Deepcool Gamer Storm CPU Cooler Review
By Rafael Otto Coelho on November 16, 2010
Today we are testing the Gamer Storm CPU cooler from Deepcool, which has a tower heatsink, six heatpipes, and one 120 mm rubber-cushioned fan. Let's see how it goes.The Gamer Storm box is really nice, in hard cardpaper, resembling a jewelry case. When you lift the cover (which is closed with magnets), you can see the heatsink and the fan trough a second cover with transparent windows. Opening it, you can access the parts, which are nicely accomodated in a foam filling.
In Figure 3, you can see the Gamer Storm and the accessories that come with it: fan, manual, installation hardware, power adapters, and a tube of thermal compound. The cooler comes with two fan holder sets, but only one fan is included.
In Figure 4, you can see the heatsink of the Gamer Storm.
In the next pages, you will see this cooler in detail.
In Figure 5, you see the front of the heatsink. The fins have an assimetrical design.
In Figure 6, you see the side of the heatsink. Part of the fins are closed, creating an air tunnel.
In Figure 8, you can check the six heatpipes. They are soldered to the base of the cooler.
In Figure 9, you can see the base of the cooler. Altough the aluminum fins and the copper heatpipes are nickel-plated, the bottom part of the base isn't. It, however, features a mirror-like finishing.
In Figure 10, you can see the fan that comes with the Gamer Storm. It has a four-pin connector, meaning that this fan is compatible with PWM automatic speed control. Just by touching this fan you can tell it is not a regular model: the whole frame is completely covered with a rubber layer, which helps to absorb vibrations and gives the fan a top-shelf looks.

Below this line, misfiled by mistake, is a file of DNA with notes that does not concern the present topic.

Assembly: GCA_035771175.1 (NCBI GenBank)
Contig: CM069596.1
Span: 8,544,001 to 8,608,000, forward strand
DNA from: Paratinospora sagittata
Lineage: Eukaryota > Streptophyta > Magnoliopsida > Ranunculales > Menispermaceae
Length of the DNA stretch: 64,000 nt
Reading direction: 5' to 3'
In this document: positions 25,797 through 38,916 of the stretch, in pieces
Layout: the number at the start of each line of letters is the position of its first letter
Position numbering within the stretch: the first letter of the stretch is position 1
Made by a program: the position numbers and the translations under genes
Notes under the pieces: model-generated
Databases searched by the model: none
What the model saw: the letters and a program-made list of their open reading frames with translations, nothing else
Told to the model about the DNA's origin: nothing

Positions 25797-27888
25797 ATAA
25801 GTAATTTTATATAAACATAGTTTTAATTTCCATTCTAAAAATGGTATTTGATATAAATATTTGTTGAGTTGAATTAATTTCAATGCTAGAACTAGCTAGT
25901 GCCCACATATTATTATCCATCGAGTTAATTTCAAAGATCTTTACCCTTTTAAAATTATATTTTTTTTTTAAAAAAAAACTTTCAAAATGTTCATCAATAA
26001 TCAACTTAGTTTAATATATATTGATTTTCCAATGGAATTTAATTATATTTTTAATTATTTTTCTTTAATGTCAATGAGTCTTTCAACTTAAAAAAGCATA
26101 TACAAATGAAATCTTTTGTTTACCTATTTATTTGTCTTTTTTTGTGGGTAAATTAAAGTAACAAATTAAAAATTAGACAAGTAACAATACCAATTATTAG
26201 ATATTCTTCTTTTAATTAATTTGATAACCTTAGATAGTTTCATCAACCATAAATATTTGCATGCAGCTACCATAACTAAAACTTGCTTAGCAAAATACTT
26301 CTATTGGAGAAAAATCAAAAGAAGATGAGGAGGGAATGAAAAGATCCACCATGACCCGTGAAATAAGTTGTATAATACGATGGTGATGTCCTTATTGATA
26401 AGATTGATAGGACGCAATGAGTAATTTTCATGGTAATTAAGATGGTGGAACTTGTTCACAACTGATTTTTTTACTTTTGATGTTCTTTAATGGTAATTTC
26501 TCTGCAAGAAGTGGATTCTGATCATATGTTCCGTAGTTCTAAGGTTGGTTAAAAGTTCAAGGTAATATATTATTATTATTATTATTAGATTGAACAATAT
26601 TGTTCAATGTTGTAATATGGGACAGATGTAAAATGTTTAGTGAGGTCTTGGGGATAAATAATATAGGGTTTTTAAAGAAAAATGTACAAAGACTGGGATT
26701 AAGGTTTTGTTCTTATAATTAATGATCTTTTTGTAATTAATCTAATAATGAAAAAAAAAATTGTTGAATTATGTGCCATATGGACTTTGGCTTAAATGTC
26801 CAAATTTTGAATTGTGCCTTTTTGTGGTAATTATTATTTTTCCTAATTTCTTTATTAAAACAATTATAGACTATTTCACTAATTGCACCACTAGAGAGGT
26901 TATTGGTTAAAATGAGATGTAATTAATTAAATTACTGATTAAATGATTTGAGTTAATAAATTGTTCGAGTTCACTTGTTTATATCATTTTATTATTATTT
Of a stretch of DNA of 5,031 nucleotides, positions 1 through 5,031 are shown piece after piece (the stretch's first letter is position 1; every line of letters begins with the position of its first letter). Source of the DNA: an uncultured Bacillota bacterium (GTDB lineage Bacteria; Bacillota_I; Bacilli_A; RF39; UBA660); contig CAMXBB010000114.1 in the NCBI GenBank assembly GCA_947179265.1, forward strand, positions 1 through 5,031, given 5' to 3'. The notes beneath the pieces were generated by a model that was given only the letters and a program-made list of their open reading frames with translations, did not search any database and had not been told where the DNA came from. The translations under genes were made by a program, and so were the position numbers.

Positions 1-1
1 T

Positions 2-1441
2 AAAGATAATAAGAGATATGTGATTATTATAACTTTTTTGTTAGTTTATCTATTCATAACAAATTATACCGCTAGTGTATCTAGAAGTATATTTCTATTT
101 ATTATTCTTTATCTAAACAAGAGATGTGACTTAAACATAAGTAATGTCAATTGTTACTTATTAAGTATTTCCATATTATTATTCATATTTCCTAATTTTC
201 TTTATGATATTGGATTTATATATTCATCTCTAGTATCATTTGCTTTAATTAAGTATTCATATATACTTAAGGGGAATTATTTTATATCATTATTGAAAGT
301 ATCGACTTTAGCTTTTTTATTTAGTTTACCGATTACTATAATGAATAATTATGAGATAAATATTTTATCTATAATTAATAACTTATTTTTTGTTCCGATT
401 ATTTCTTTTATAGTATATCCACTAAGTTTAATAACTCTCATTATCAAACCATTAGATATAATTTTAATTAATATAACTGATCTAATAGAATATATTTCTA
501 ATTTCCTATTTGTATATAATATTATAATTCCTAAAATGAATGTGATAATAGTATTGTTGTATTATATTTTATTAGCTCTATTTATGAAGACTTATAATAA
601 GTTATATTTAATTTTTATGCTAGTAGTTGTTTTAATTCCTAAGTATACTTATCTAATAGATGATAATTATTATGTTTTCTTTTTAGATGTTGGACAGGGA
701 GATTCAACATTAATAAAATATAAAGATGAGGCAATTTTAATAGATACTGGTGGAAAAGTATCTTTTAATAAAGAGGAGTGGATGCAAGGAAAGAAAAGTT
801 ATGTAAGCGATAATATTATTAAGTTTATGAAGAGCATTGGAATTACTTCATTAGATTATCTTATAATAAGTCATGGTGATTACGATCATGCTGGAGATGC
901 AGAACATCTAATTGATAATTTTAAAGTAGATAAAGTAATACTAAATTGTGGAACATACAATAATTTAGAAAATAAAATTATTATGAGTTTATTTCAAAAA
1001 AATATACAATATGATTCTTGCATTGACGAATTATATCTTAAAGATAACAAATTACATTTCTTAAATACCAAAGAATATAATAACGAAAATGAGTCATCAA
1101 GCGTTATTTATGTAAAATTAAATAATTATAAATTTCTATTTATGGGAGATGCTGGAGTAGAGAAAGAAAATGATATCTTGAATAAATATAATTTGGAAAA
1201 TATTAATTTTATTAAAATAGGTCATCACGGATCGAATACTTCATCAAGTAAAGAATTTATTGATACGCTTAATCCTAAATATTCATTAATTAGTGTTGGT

Before installing the Gamer Storm, you need to attach two clips to its base. In Figure 10, you can check the clips for Intel processors in place. They are attached to the cooler with one thumbscrew each, but these thumbscrews are hard to fasten if you don't have small fingers.
After installing the clips, put the backplate on the solder side of the motherboard and fasten it in place with four thumbnuts. Then just screw the cooler in these thumbnuts.
In Figure 14, you can see the Gamer Storm installed in our case, with the fan installed.
We tested the cooler with a Core i7-860 CPU (quad-core, 2.8 GHz), which is a socket LGA1156 processor with a 95 W TDP (Thermal Design Power). In order to get higher thermal dissipation, we overclocked it to 3.3 GHz (150 MHz base clock and 22x multiplier), keeping the standard core voltage (Vcore), which was the maximum stable overclock we could make with the stock cooler. Keep in mind that we could have raised the CPU clock more, but to include the stock cooler in our comparison, we needed to use this moderate overclock.
We measured noise and temperature with the CPU idle and under full load. In order to get 100% CPU usage in all threads, we ran Prime 95 25.11 (in this version, the software uses all available threads) with the "In-place Large FFTs" option.
We compared the tested cooler to the Intel stock cooler with a copper base (included with the CPU), as well as with other coolers. Note that in the past, we tested coolers with a socket LGA775 CPU, and we retested some "old" coolers with this new methodology. This means you can find different values in older reviews than the values you will read in the next page. Every cooler was tested with the thermal compound that accompanies it.